Short Stories » An Hour with the Lowly

An Hour with the Lowly

WHEN about twelve years of age, I attended a day-school nearly a mile from home. The walk was a pleasant. one, bordered with luxuriant fields, and wild flowers grew in abundance by the way. Such a merry group were we, ofttimes singing all together some favorite song.

Upon our way home I sometimes stopped at the door of a humble dwelling, inhabited by Aunt Harriet, a colored woman, to get a cool drink. One afternoon she very respectfully asked if I would read aloud to her a hymn; she had heard it sung and had learned part, and although she had bought a handsomely- bound hymn-book, she could not read it. " I bought the best binding to show my respect for the insides, honey, and because I like to have it in the house along with the Bible. I know I've got the good Lord's words with me, whether I can read it or not; and if I can get someone to read to me once in a while, I'll get the whole good of it by and by." So I would sit in the easy-chair, and read a chapter or a hymn to the good woman, who would fan away the flies as I read.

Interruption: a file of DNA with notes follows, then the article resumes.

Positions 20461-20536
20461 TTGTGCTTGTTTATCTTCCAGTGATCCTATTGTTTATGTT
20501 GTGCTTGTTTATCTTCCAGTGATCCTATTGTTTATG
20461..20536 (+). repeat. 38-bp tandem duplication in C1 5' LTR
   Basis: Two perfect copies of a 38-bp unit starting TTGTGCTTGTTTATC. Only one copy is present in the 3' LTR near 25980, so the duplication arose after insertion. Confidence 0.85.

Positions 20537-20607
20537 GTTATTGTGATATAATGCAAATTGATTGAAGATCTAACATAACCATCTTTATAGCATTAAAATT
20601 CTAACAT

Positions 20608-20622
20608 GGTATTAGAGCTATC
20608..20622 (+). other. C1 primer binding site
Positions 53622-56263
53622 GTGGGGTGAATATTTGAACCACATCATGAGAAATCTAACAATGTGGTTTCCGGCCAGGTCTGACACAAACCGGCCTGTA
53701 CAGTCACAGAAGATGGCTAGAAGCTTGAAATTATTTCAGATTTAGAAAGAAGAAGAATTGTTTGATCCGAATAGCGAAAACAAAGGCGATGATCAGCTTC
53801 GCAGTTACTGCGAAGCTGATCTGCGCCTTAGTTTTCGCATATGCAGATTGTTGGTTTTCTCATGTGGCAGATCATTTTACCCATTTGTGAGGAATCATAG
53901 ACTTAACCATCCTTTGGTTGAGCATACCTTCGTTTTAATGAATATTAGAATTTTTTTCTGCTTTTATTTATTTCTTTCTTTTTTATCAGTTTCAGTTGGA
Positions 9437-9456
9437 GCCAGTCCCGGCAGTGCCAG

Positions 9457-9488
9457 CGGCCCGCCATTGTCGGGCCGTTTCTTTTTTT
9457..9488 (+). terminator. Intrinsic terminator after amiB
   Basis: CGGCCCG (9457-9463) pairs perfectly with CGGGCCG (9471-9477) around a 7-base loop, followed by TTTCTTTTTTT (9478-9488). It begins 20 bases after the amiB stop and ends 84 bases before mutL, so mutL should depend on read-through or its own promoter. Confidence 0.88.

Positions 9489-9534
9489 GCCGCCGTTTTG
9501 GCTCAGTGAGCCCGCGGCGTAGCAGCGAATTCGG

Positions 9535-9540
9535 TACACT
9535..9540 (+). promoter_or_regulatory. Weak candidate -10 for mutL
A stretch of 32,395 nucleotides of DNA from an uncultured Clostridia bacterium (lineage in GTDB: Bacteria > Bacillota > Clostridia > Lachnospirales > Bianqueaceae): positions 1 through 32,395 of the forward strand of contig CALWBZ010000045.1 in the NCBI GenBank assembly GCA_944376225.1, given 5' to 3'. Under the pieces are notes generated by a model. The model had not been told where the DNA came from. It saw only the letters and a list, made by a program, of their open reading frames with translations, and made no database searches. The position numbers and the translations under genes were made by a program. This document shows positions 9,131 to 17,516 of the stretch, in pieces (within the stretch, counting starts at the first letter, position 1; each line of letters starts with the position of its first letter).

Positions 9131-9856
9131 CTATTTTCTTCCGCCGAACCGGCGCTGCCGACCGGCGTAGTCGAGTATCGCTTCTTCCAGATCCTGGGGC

Sometimes we would sing the hymn together, to make sure she had the words right. Once in a while Aunt Harriet would sing for me a mournful plantation melody, and I appreciated it very much. I rejoiced with her that she was in a "free State," after she had told me of the sorrowful separation she had suffered in her native State. " I had one baby, honey, and they sold him out of my arms when he learned to dance so pretty." I told her how Harriet Beecher Stowe had written "Uncle Tom's Cabin, "and how through it the Northern people felt about slavery. At last I brought it to her house, and read a few pages to her every night until it was finished. " Honey, it's next to the Bible," she would say; and, oh, how many blessings the author had from the lips of Aunt Harriet ! If I was behind the others on the way home, I lost nothing by it; my heart was always happier, and did not Aunt Harriet always put into my hand a cake or a large piece of the nicest pie to eat on the way home? Now and then I think of the pretty little adobe house so neat and clean, the garden glowing with hundreds of flowers, and all so comfortable without and within. Uncle Grief was a real gentleman at heart, and the couple were respected by all who knew them. Father had Southern ideas, and my mother the opposite, but they both approved of my visits to the little cabin.

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